California primaries could foreshadow which party controls Congress

California primaries could foreshadow which party controls Congress

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WASHINGTON – California voters will cast ballots today in a series of crowded congressional primary contests whose outcome could foreshadow which party prevails in November’s mid-term elections.

Under the state’s jungle primary system both Democrats and Republicans run on the same ballot. The two candidates who receive the most votes then move on to the general election. That means it is possible two candidates from the same party wind up on the November ballot and effectively cancel each other out in districts where party registration is near or evenly split.

Democrats see the seats of retiring GOP Reps. Ed Royce and Darrell Issa as potential pickups. Hillary Clinton won both of their districts in 2016. Democrats are aggressively targeting five other Republican-held districts won by Clinton.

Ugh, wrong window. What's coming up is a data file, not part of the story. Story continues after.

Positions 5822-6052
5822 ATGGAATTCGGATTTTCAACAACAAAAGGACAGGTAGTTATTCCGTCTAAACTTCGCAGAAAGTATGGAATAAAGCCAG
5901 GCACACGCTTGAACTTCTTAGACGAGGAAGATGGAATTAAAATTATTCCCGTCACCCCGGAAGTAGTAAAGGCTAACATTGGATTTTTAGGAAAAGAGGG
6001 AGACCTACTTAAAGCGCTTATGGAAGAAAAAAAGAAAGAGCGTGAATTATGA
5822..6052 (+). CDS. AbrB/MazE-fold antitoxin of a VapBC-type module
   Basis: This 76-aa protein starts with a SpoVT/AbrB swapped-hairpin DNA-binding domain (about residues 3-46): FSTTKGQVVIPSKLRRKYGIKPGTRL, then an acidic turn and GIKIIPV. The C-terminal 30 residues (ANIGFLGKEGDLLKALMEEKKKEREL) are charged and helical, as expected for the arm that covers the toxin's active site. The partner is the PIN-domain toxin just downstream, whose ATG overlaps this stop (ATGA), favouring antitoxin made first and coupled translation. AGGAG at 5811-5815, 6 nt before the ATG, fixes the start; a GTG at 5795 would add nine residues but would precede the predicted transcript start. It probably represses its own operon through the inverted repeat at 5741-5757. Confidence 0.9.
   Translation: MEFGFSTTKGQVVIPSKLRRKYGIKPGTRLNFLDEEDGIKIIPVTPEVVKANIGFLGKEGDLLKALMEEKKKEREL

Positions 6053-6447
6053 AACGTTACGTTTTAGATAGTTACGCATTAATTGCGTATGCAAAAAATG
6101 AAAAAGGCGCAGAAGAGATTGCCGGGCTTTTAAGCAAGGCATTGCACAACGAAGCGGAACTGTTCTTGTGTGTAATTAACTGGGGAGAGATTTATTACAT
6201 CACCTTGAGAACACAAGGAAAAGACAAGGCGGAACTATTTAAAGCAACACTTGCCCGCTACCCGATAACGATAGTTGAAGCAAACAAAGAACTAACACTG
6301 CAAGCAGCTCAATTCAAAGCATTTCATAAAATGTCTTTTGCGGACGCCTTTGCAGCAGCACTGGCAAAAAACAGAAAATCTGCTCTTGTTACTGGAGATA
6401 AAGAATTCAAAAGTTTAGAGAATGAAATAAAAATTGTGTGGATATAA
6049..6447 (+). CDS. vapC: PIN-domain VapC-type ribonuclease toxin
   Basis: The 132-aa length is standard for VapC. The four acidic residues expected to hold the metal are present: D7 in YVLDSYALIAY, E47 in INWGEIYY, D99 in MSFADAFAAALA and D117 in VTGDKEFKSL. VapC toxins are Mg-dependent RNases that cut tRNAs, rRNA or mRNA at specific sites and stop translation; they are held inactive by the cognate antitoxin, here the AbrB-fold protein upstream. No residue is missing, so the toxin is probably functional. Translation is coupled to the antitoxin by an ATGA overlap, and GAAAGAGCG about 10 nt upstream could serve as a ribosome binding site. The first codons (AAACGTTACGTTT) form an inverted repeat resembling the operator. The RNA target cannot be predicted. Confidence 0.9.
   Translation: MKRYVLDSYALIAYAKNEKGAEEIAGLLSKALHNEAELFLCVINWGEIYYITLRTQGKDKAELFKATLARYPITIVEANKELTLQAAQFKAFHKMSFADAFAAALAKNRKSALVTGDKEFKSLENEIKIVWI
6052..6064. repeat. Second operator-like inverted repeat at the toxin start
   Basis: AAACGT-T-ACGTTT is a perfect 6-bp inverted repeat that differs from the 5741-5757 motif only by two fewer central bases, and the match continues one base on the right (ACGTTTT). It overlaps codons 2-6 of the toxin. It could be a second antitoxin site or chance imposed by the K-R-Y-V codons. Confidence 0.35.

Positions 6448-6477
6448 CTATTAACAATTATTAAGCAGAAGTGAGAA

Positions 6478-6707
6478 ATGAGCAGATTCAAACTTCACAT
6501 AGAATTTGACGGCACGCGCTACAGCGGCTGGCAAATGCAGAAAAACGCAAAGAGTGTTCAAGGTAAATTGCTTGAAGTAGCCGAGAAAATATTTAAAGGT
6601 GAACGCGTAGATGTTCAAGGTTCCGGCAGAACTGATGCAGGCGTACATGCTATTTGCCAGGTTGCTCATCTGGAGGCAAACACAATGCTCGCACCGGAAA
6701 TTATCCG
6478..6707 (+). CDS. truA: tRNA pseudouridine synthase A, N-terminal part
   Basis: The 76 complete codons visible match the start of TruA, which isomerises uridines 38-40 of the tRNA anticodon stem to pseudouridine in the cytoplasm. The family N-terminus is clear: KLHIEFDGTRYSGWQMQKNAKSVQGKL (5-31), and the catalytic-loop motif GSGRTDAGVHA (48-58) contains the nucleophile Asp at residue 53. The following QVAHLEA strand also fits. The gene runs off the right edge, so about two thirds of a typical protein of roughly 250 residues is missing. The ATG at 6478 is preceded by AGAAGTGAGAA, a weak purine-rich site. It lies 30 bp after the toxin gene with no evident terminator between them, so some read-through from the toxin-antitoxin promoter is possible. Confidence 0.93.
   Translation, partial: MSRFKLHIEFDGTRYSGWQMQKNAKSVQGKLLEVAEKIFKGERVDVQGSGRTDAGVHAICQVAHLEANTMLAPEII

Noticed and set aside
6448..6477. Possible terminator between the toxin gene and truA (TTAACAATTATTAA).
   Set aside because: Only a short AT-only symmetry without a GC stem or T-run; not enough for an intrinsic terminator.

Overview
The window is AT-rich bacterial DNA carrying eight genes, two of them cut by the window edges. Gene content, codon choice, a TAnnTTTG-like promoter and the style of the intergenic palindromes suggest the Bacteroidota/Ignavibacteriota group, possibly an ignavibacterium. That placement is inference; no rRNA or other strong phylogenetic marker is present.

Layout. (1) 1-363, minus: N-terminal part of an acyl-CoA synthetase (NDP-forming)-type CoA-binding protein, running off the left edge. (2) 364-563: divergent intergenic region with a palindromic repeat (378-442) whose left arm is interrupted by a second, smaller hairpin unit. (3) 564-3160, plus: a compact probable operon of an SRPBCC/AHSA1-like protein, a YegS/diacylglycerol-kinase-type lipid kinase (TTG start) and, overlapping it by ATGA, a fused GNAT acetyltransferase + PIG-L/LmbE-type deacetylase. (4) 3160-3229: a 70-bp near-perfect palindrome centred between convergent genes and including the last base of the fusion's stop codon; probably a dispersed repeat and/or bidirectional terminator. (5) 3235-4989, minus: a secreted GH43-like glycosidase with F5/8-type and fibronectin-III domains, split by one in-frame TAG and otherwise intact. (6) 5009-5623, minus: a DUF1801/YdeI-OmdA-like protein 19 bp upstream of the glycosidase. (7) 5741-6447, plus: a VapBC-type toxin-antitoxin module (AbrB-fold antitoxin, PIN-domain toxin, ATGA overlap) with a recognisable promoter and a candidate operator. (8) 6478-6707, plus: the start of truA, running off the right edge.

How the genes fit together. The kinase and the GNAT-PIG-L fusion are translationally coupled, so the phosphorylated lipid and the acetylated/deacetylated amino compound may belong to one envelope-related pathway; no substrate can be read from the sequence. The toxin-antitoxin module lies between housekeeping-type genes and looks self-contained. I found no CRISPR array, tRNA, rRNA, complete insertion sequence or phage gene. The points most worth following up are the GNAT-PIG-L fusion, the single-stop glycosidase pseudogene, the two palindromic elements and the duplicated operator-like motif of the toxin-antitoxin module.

California’s Democratic Senate primary pits Sen. Dianne Feinstein against State Sen. Kevin DeLeon and thirty lesser-known candidates.

Recent polls show Feinstein, who has served in the upper chamber since 1992, leading DeLeon by more than 20 points. The crowded primary field increases the likelihood that DeLeon could be one of Feinstein’s general election opponents.

New Jersey and Montana will hold Senate primaries today.

Sen. Bob Menendez (D-N.J.) does not appear to have any series primary challengers. Polls suggest former biopharmaceutical executive Bob Hugin is favored to win the GOP nomination.

New Jersey is reliably Democratic. Hillary Clinton won the state by double-digits in 2016.

Sen. Jon Tester (D-Mont.) does not appear to have any serious primary challengers. The Republican field includes State Auditor Matt Rosendale and former Lt. Gov. Albert Olszewski.

Montana is a Republican stronghold. President Donald Trump carried the state by more than 20 points in 2016.

Tester has been critical of the administration and has drawn the ire of the president for work related to the investigation of allegations that led to White House physician Rear Adm. Ronny Jackson’s decision to withdraw his nomination for Veterans Affairs Secretary.

 

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